today started out in other sectors. They’re self-starters who often taught themselves and were able to

climb the ladder due to their zeal and determination. It’s that willingness to learn and natural aptitude that

employers need to once again tap into to both fill the skills gap and protect their defences.

About the Author

Jamal Elmellas is Chief Operating Officer for Focus-on-Security, the

cyber security recruitment agency, where he oversees selection and

recruitment services. He previously founded and was CTO of a

successful security consultancy where he delivered secure ICT

services for government and private sector organisations. Jamal has

almost 20 years’ experience in the field and is an ex CLAS consultant,

Cisco and Checkpoint certified practitioner. Jamal can be reached at

and at the company website

First Name can be reached online at Jamal.Elmellas@focus-onsecurity.org

and at our company website https://focus-on-security.org

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Cyber Insurance: a fast-changing landscape

Focus on the evolving cyber insurance market in Europe for businesses, and the key factors that

companies looking to buy cyber cover need to be aware of to make sure they secure the best deal

By Alta Signa Branch Manager Ingo Trede

It has become increasingly difficult for companies to find affordable cyber insurance in recent months, as

the willingness of insurers to provide capacity for this market shrinks in the face of increased risk, and

intense scrutiny from governments and regulators paired with heightened uncertainty

Considering the scale of global inter-connectivity and on-going digitalisation, it’s not surprising that the

number of opportunities and new methods of attacks opening up to cyber criminals is increasing. But

even with the emergence of new techniques and approaches - such as the recent shift in attention

towards pure destruction attacks - ransomware as a threat still remains a key concern.

This concern is so great that cyber attacks and data loss have been ranked as the most likely risk for a

business in the global Directors Liability 2022 survey; and with the escalating war in Ukraine, such risks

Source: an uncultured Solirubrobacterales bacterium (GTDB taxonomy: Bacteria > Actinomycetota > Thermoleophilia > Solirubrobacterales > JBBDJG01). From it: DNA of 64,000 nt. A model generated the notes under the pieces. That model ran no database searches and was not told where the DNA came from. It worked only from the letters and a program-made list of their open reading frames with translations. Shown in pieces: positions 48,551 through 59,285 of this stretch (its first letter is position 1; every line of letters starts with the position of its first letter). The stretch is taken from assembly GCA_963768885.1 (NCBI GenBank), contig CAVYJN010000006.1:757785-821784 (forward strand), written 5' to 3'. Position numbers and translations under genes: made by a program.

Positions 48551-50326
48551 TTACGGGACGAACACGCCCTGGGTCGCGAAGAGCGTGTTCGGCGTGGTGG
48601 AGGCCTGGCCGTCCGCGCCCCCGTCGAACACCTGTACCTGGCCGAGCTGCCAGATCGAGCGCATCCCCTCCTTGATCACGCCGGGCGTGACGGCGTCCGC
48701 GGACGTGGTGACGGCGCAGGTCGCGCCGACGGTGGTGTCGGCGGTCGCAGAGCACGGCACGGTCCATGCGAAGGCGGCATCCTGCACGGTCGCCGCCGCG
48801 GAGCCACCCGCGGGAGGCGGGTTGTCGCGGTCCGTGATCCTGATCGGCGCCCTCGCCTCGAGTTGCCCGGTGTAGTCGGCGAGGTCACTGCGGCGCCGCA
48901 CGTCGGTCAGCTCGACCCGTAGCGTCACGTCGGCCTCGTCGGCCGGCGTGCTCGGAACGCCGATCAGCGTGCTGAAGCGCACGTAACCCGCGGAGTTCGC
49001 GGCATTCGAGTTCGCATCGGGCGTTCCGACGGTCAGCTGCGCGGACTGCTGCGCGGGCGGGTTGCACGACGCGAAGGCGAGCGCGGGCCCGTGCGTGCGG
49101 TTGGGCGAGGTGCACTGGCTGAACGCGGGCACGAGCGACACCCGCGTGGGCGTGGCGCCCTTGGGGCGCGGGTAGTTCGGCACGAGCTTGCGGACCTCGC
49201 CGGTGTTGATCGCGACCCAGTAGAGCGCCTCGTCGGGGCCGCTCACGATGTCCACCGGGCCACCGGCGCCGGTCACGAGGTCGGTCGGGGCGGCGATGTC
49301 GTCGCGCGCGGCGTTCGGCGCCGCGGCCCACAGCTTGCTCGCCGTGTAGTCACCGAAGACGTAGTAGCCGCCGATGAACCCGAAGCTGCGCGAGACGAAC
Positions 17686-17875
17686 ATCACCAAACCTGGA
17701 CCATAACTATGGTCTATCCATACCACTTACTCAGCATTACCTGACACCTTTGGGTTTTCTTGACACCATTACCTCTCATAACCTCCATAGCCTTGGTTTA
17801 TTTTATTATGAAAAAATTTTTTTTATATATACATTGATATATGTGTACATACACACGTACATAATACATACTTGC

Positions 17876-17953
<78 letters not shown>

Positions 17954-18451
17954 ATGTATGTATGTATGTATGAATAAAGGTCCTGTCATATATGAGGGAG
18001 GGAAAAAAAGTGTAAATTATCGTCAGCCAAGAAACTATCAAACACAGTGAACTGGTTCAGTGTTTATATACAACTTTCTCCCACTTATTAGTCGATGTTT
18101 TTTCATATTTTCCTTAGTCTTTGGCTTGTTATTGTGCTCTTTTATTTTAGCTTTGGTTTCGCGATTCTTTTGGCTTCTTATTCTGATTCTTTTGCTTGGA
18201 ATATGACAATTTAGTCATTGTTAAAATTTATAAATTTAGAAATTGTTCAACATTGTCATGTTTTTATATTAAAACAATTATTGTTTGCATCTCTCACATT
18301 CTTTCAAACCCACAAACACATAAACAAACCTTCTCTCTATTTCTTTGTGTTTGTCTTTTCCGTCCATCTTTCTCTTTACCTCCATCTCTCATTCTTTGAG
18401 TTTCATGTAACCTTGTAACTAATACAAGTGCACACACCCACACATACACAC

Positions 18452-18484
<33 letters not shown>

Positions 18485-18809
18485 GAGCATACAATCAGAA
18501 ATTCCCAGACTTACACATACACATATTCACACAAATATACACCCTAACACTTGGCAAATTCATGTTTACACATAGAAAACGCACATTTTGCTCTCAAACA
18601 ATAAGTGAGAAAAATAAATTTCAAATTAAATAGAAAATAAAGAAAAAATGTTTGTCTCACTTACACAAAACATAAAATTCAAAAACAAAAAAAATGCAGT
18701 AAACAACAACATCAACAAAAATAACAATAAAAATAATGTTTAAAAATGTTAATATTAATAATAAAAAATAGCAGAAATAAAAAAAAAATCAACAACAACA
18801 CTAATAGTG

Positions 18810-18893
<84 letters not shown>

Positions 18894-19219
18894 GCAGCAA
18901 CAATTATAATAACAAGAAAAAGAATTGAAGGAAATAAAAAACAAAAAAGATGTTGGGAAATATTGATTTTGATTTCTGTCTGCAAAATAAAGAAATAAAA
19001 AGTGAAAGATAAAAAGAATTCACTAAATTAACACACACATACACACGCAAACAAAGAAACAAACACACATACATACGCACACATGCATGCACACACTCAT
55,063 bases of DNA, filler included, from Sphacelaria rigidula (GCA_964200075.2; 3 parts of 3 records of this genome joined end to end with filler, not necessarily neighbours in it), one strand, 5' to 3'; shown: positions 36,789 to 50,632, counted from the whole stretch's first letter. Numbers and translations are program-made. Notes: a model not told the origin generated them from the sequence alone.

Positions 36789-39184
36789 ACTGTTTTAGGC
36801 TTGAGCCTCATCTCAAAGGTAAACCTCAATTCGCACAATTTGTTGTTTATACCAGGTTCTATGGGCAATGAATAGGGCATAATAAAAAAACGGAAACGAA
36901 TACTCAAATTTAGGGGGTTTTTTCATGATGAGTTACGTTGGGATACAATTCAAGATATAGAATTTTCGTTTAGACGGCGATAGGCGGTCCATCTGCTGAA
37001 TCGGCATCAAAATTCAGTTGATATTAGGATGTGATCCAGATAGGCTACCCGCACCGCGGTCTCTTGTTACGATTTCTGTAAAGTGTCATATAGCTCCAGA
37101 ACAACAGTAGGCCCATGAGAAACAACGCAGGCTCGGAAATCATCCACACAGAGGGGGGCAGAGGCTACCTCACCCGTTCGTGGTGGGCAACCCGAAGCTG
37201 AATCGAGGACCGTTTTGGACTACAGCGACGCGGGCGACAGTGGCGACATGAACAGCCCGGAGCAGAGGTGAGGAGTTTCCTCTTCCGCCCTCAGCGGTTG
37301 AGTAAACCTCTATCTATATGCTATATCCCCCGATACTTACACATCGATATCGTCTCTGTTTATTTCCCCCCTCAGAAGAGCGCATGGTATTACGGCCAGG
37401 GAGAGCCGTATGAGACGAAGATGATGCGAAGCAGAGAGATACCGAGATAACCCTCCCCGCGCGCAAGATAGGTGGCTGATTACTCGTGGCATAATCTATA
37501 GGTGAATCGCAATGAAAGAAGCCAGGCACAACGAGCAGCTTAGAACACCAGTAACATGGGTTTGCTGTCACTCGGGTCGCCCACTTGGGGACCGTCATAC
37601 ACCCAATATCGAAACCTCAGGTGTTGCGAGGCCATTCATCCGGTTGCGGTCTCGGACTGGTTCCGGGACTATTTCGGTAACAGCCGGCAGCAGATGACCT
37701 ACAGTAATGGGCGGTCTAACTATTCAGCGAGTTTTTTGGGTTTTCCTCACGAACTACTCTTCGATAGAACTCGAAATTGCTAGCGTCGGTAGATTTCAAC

are unlikely to disappear off the top of peoples’ radars anytime soon.

Along with fears of state-sponsored cyber attacks on European supply chains, there are also growing

concerns that Russian sanctions could in fact be creating fertile ground for attackers. The recent attack,

for example, on Oil India’s field headquarters by the REvil hacker group, allegedly by Russian special

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forces, which saw computers locked out in a large-scale ransomware event - may be a hint as to how the

cyber war frontier is developing.

Political focus

Although European governments are becoming more active in combating cybercrime – such as the shutdown

of Hydra Market, one of the largest darknet market-places where ransomware and related services

were traded – legal boundaries around the cybercrime scene are still largely ambiguous.

A growing number of US States and countries around the globe are discussing the prohibition of

ransomware payments; as it stands, when it comes to cyber insurance, a ransomware payment itself is

not deemed illegal, unless the payment is made to a sanctioned country, person, or group.

This approach has implications on both the current and future state of cyber insurance, particularly as

cyber risk is expected to become more political. Attacks on state agencies – such as that seen in Finland

for example – to the attempted disruption of financial systems, as seen in Ukraine, are instances of such

political motives. Similar situations have also been witnessed in Israel, where websites hosting liberal

news agencies were taken down in an attack.

The targeting of industrial control systems – such as that undertaken by Russia’s “sandworm” group on

the Ukrainian electrical grid – and non-monetary driven attacks are also on the rise. This type of malicious

software “bomb” is based on so-called “wiper” malware, and rather than holding files to ransom, the intent

of the attack is to delete all files on an infected device and simply cause maximum dammage and

interruption.

Insurance Industry response

This constant uptake of new tactics by cyber criminals means insurers have to constantly learn,

understand and adapt to the changing cyber landscape - a move which ultimately makes way for new

and updated regulations. The European Council Network and Information Security 2 (NIS2) Directive,

which will require more types of companies to take stronger cybersecurity measures, is one such example

of progressive governance in this field.

With cybercrime on the rise, quality cyber insurance is in demand across Europe; however, risk appetite

is not, and some insurers have even stopped writing this line of business in certain market segments.

The insurability of future attacks is also being brought into question, with ratings agency Moodys recently

suggesting that if future attacks were to cause “widespread business interruption and economic

disruption”, they could “represent an uninsurable event”.